Review by Leslie Byron Pitt

When it comes to the creative process, one should admire the ambition. When reading reviews of artistic endeavours, it seems that sometimes writers appear to forget that they are critiquing the efforts of a crew that have clearly worked hard to attempt to bring together the vision of a screenwriter or director. A crew who have been brought together in order help set said vision alive. It’s easy to insult and pull apart a film. We forget to give credit to ambitious attempts. I admire the ambition of Ben Charles Edwards’ debut work; Set The Thames on Fire. I respect a filmmaker and crew looking to give us something different to observe and watch. We are in an age in which the recycling of product is placed over attempts at originality. This film is original. I respect that. However, I did not find this film enjoyable.

Set in a dystopian future, which see the banks of the Thames overflowing and flooding the now desolate streets of London. Everyone who inhabits the city reeks of desperation. This includes our two down on their luck protagonists; Art and Sal. These two lost souls find a kinship in spite of their luckless existence. Sal suggests they flee to Eygpt, Art reluctantly agrees, but the two must navigate this haphazard world of corrupt Impresario’s, aggressive drug sniffing goons and tarot readers who predict certain doom.

If there is one area of this film that is difficult to fault, it’s with its visual flair. This is a remarkable looking piece with visuals and set design which is very reminiscent of the works of Terry Gilliam. While this small independent may not have the budget to compete with large-scale features, the keen eye of the filmmakers ensures that such an aspect need not matter. Edward’s builds a visually inventive world with a keen eye for detail. It is in the film look in which the filmmaker’s sense of ambition really stands out.

The problem lies in the film’s lack of narrative drive. It builds a beautiful world but has no desire to connect the audience to it. To say a film has unlikable characters is often considered a clichéd response, yet within Set the Thames on Fire, we have no real reason to hold any concern for the plight of the protagonists. This is not the fault of the young actors who do what they can with the bleak material given. The film’s screenplay struggles to give the story any real entry point. Nor does it bother to detail the world fully. We are introduced to future pop stars, but not given any reason for why we waste a scene on them. Instead, the film is more concentrated on delivering the kind flowery dialogue that comes across more obnoxious than smart. Be it long-winded monologues from the older cast members to the portentous narration that rings throughout the film. Set the Thames on Fire never gives us a true reason to actually care about what’s occurring on the screen.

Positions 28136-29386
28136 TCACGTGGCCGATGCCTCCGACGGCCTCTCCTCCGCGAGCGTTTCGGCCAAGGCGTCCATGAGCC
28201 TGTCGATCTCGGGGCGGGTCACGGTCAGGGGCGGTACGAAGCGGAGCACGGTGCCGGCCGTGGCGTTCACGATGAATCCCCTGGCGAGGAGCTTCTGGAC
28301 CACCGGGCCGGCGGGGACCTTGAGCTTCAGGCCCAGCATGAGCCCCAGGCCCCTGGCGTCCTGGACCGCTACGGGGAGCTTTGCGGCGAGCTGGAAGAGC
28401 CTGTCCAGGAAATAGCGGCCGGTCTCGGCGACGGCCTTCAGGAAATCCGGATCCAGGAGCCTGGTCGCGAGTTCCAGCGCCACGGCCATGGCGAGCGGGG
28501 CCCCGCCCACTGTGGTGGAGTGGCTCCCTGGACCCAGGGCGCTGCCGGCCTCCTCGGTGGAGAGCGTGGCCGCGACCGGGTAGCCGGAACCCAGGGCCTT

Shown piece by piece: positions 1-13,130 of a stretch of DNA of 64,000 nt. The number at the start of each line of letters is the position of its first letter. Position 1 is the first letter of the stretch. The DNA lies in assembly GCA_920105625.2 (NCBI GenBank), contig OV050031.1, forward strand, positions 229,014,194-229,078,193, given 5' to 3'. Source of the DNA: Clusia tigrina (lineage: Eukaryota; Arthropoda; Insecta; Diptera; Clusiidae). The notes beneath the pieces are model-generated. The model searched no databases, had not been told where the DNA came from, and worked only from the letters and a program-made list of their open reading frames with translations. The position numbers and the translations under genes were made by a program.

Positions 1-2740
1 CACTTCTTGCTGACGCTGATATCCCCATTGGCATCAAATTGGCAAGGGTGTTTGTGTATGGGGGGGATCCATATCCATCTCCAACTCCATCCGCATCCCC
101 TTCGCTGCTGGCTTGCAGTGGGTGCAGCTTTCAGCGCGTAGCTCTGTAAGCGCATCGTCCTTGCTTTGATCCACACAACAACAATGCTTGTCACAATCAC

The only element of provocation is the film’s homosexual undertones that run throughout the film. Set the Thames on Fire seems to put across the idea that homosexuality is somewhat perverse, a frustration when the film’s main bromance is so underdeveloped. Having a coked up Noel Fielding demanding aggressive sexual acts be done to him, probably would have been more bearable if the film’s attitude to homosexuality wasn’t so demoralising overall.

Set the Thames on Fire is mostly disheartening all over to be fair. Its world is well built, but never does the film give us any vested points of interest. Despite this, I’m still glad that someone was willing to take a shot on a film that dared to be different. It’s hard to think of another film like this. Its attempt at melding bleak black comedy and sci-fi by way of Rosencrantz & Guildenstern Are Dead (1990), often falls flat and the film doesn’t really have too much to say, despite it’s , but it’s important that in spite of this, the filmmakers keep hold of their ambition. Something may come from it.

Set the Thames on Fire is in cinemas 16th September 



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